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Council OKs ambulance bailout

Nonprofit service facing 2022 operating loss north of $250,000

Marshall Helmberger
Posted 10/5/22

ELY— The city of Ely will contribute $62,500 to the Ely Ambulance Service before the end of the year to help cover a flood of red ink that’s threatening to sink the service. The city …

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Council OKs ambulance bailout

Nonprofit service facing 2022 operating loss north of $250,000


ELY— The city of Ely will contribute $62,500 to the Ely Ambulance Service before the end of the year to help cover a flood of red ink that’s threatening to sink the service. The city council agreed unanimously to the contribution although council members expressed some frustration with the service and the timing of its request for help.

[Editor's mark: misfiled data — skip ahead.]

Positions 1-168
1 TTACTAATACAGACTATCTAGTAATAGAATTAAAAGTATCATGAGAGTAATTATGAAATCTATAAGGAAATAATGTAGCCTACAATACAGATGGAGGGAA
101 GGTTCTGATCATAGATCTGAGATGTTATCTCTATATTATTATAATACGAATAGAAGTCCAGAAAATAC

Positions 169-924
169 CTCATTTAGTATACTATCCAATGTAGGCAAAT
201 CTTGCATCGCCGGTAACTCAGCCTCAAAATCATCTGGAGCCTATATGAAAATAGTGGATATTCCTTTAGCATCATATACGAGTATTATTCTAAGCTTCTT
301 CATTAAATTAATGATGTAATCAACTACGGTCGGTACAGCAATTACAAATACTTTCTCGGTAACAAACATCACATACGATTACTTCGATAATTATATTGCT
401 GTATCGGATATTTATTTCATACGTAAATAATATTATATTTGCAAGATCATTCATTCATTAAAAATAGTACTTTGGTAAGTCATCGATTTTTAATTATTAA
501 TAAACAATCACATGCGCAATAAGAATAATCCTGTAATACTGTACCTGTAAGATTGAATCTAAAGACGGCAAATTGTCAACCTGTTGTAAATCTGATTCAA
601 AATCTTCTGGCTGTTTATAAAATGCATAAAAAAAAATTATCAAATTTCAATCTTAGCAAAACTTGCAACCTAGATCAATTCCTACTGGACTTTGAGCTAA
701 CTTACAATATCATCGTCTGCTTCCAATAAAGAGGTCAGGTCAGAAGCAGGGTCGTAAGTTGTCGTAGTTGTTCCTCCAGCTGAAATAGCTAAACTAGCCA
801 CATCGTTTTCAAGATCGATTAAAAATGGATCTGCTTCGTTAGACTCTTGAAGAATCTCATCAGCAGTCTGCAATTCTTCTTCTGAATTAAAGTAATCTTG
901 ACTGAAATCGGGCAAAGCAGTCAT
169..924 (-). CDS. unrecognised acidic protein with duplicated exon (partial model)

“It’s hard to argue that we don’t need an ambulance service, even though we don’t run it,” said council member Al Forsman. “But our budget was set and this was not part of it. For the ambulance to come to us in the fourth quarter and tell us they need this to survive is derelict in their duties.”
At least it appears the city will have company in the rescue. Under a proposal discussed at the Sept. 27 joint powers board meeting, the townships of Morse and Fall Lake and Ely Bloomenson Hospital would also contribute $62,500 apiece to cover an estimated ambulance service shortfall of $261,000. The city of Winton would pitch in $11,000 under the plan.
The price tag for the cities and townships could increase, depending on whether the hospital can legally donate to the cause. That question was still up in the air as of Tuesday’s city council meeting.